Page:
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Yeasticide

Discussion in 'General Brewing Techniques' started by batfastard, 25/5/19.

 

  1. batfastard

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    Posted 25/5/19
    Gents (and any ladies),

    I want to kill off residual yeast at the kegging stage to stop any further fermentation.

    I'm brewing petty much straight kit + kilo and kegging into 19l cornies, carbonating with a co2 bottle.

    I'd expect some kind of sanitiser would do it without impacting the flavor, but which sanitiser?

    I use Milton's to sanitise generally, would a dose of that in the keg sort things out? If so, how much should I use?
     
  2. Jack of all biers

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    Posted 26/5/19
    You're kidding right?

    Miltons is chlorine bleach and 16% salt. Put that in your beer in any amount and you will know it. You'll end up with band-aid flavoured salty c**p.

    Any way, no chemical sanitizer will kill off the yeast in beer without affecting flavour. You'd need too high an amount to ensure the yeast were killed in 18-19L of beer that it wouldn't taste of beer you'd want to drink thereafter.

    I question why you want to do this in the first place. If your beers are becoming overcarbonated in the keg, it may be because they hadn't fininshed fermentation in the fermenting vessel, or it may be that you're overcarbing with your CO2 bottle without knowing it (it's easy to do). Both of these are easily overcome with depressurisation over a period of time and repressurisation at correct carb pressure/temperature.

    If you are dead set on killing off the yeast in keg, then one way to do it is pasturisation. Heat the keg up externally (in a bath for example) to 60-65C and hold it for 30 mins, but this requires a slow heat up to ensure the entire volume of the keg get to that temp. The hoter it goes the shorter the time. 72C will only need to be held for 15 seconds, but again the whole volume of the keg. I wouldn't recommend doing it as it is impracticable and to my mind likely to affect flavour of your beer due to killing one of the main conditioners able to eat up extra sugars and off flavour compounds over time. Matter for yourself however.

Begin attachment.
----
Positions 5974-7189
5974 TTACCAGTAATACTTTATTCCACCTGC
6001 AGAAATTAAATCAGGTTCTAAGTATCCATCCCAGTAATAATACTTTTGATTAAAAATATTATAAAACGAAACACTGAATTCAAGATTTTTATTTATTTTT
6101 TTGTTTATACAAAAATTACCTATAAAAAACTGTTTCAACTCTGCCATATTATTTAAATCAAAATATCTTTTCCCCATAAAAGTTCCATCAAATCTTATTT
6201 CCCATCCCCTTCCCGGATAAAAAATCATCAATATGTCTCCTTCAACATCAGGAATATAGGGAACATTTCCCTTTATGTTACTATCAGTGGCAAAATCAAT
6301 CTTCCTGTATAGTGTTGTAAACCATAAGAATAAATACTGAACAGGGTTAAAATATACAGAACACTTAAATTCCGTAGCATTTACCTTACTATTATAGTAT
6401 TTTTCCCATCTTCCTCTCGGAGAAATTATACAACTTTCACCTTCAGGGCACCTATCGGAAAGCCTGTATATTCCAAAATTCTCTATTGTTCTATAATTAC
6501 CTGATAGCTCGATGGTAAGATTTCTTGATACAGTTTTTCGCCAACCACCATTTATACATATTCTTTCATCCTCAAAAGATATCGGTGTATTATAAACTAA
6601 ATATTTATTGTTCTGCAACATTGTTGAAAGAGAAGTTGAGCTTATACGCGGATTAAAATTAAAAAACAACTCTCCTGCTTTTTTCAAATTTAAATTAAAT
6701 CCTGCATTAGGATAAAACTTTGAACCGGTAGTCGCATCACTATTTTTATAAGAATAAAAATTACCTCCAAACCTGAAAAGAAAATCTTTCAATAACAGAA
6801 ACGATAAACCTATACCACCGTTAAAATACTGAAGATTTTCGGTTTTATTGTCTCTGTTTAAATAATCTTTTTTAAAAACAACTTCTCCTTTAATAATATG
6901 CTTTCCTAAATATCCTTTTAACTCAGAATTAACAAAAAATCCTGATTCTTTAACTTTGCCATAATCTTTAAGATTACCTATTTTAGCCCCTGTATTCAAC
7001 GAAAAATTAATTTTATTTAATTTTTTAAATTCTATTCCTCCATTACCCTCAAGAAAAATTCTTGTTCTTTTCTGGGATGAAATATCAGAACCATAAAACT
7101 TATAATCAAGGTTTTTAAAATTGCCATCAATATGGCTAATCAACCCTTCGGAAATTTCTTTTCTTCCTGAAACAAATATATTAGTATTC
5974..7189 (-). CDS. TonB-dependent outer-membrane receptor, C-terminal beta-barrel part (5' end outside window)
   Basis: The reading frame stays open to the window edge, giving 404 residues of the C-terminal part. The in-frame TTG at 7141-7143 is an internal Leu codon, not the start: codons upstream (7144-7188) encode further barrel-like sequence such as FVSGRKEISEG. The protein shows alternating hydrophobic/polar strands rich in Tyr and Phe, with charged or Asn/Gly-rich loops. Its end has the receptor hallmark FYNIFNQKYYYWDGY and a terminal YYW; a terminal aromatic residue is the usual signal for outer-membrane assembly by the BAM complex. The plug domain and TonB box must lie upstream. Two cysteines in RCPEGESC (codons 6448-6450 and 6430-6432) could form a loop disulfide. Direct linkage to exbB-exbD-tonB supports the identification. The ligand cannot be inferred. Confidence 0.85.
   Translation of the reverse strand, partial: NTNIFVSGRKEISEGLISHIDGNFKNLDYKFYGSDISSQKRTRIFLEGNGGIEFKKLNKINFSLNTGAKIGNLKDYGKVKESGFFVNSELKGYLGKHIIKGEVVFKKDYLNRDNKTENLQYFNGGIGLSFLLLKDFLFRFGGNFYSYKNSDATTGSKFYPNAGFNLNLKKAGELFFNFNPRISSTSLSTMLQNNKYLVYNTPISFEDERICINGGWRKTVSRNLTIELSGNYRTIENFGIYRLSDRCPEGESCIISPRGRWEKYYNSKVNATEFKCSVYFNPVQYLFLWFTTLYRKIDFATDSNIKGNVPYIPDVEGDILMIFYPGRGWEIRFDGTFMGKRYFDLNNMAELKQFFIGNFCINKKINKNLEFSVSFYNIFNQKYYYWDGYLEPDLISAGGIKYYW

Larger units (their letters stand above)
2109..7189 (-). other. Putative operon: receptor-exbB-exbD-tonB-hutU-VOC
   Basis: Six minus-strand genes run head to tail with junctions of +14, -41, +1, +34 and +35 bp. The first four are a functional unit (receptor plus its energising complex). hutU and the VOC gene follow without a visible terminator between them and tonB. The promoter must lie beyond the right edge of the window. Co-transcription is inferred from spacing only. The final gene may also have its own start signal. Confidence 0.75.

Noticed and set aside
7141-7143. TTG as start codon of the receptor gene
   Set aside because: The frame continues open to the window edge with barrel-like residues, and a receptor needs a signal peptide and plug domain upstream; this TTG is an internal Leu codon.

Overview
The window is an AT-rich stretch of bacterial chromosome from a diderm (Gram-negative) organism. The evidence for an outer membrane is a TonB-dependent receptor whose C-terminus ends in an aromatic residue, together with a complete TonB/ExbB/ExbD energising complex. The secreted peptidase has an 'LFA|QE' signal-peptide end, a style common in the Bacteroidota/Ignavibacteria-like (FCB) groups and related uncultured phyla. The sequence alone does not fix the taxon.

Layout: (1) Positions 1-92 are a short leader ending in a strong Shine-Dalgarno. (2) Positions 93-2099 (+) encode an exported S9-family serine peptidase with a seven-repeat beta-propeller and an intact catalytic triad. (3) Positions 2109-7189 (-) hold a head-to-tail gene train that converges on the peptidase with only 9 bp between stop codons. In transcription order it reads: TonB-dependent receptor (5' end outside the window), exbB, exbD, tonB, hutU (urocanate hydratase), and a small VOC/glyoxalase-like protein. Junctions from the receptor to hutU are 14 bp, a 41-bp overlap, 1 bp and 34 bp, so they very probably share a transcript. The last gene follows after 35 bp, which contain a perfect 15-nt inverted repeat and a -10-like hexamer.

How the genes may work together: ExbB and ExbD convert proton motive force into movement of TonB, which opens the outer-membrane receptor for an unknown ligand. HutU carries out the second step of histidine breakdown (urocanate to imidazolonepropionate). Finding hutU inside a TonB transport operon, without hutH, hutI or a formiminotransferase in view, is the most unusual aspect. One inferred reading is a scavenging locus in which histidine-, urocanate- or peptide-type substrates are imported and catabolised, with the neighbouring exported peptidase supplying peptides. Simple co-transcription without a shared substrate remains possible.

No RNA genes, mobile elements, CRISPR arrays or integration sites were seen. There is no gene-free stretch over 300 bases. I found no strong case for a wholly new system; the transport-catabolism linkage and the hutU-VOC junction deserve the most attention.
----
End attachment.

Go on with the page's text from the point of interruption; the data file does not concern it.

EDIT - or you could get an in-line filter and filter out the yeast on the way to the keg. But if the issue is that the beer isn't finished fermenting, then you will likely end up with a poorer tasting product.
     
  3. batfastard

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    Posted 26/5/19
    I had the problem with a batch of cider I made.

    It tasted ok at kegging, but as time went on the yeast kept going making it more and more dry even though it was refrigerated. I ended up having to back sweeten a couple of times.
     
  4. dave_h

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    Posted 13/6/19 at 9:57 PM
    Maybe use some less fermentale suggars like lactose?
     
  5. 5teve

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    Posted 14/6/19 at 4:28 AM
    From what I understand the way this is typically done in commercial cider/wine etc is the use of preservatives to kill or make yeast sterile such as Potassium Sorbate (202), Sodium Metabisulphite (223) or Potassium Metabisulphite (224).

    These are usually added to the fresh juice prior to fermentation to inhibit any wild yeast taking hold before being inoculated with the desired yeast strain, or end fermentation prior to full attenuation for a sweeter finish.

    Or as Jack of all biers pointed out, you could use pasteurisation, but that's not so convenient at home. I guess if you have a coil or plate chiller you could kind of use that in reverse as a heat exchange to heat the juice to your pasteurisation temp on the way to the keg?
     

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